Did evolution unfold steadily, or in fits and starts?

In 1972, the eminent palaeontologist Stephen Jay Gould and his colleague Niles Eldredge…sought to explain so-called gaps in the palaeontological record – missing fossils assumed to represent transitional phases between ancient species and the modern ones into which they evolved – by suggesting they were an illusion.

Evolution, they proposed, wasn’t a gradual process, marked by the slow accumulation of new characteristics. Rather, they said, “the history of evolution is not one of stately unfolding, but a story of homeostatic equilibria, disturbed only ‘rarely’ … by rapid and episodic events of speciation.”

The controversial theory was roundly attacked by some other prominent voices in the field…However, [Michael Landis and Joshua Schraiber of Temple University in Pennsylvania] push the argument back in favour of speciation as a comparatively rapid, rather than gradual, process.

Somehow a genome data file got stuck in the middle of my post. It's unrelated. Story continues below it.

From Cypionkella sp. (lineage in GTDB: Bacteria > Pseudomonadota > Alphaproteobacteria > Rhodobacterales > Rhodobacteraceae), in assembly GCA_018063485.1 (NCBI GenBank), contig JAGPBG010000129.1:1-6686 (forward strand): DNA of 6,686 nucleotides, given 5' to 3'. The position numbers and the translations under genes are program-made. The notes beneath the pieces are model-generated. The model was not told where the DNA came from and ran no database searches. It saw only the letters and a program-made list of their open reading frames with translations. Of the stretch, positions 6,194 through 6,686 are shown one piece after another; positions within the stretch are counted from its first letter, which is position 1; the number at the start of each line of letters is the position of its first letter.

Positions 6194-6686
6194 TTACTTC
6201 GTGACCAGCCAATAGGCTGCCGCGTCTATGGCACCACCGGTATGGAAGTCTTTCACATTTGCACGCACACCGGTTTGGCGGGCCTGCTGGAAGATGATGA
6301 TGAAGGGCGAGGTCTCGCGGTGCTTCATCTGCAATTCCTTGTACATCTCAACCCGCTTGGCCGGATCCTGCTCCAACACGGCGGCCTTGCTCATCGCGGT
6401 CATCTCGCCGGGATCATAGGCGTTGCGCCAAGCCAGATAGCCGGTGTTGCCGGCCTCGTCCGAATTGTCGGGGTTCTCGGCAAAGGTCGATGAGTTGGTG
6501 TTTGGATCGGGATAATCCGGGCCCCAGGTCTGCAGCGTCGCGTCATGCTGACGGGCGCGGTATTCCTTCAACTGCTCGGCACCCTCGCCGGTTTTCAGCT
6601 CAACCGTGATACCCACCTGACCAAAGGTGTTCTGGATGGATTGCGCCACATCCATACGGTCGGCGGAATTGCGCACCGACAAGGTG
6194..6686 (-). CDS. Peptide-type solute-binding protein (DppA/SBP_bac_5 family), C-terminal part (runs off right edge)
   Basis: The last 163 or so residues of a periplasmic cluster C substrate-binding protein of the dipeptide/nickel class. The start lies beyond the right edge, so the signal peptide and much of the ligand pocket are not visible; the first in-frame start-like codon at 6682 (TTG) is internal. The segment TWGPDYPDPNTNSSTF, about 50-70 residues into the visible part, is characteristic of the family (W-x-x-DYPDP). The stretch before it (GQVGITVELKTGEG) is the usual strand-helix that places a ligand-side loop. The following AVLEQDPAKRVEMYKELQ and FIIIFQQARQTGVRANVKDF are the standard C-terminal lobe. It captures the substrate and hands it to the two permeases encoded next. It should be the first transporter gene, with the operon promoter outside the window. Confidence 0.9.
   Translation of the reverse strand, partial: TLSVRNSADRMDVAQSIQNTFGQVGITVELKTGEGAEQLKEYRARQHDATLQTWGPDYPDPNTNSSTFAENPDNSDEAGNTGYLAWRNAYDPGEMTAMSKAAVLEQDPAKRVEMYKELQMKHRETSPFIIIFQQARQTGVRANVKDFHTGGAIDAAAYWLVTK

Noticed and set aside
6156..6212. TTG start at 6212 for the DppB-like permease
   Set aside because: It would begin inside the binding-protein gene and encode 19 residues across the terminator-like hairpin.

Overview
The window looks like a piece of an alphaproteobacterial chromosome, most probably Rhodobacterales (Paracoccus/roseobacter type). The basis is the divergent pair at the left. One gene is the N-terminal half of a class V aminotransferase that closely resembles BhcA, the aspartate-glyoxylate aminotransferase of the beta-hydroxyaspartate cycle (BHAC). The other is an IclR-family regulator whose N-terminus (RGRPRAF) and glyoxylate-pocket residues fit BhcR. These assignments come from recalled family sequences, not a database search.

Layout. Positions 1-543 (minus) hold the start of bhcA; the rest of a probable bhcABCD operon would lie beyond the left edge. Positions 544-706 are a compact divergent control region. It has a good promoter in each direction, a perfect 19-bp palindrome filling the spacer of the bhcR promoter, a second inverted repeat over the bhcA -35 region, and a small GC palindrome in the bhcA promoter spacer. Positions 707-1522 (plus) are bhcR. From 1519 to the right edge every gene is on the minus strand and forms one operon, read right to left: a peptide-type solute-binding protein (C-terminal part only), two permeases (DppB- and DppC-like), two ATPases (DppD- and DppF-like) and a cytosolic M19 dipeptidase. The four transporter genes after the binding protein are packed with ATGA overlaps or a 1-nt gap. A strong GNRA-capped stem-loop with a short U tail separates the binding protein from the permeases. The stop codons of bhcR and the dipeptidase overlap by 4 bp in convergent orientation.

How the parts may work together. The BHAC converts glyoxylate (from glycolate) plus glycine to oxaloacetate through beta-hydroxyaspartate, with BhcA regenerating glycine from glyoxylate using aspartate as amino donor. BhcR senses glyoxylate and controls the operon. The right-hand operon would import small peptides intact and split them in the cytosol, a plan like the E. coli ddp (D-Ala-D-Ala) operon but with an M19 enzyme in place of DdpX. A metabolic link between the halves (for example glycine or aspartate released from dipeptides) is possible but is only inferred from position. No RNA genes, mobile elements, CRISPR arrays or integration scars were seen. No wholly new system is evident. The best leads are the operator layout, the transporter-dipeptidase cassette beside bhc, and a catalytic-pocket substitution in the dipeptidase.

The pair constructed a mathematical model based on random probability distribution and fed in datasets derived from the morphological characteristics of about 50 clades (genetically-related groups of animals) covering mammals, birds, reptiles, fish and amphibians.

The results fitted best within a framework of punctuated development, with long periods of stasis – averaging around 10 million years – between “jump processes” of “pulsed evolution” lasting as little as 100 generations.

[Read the full study here]

The GLP aggregated and excerpted this blog/article to reflect the diversity of news, opinion, and analysis. Read full, original post: New model backs controversial idea of how evolution works

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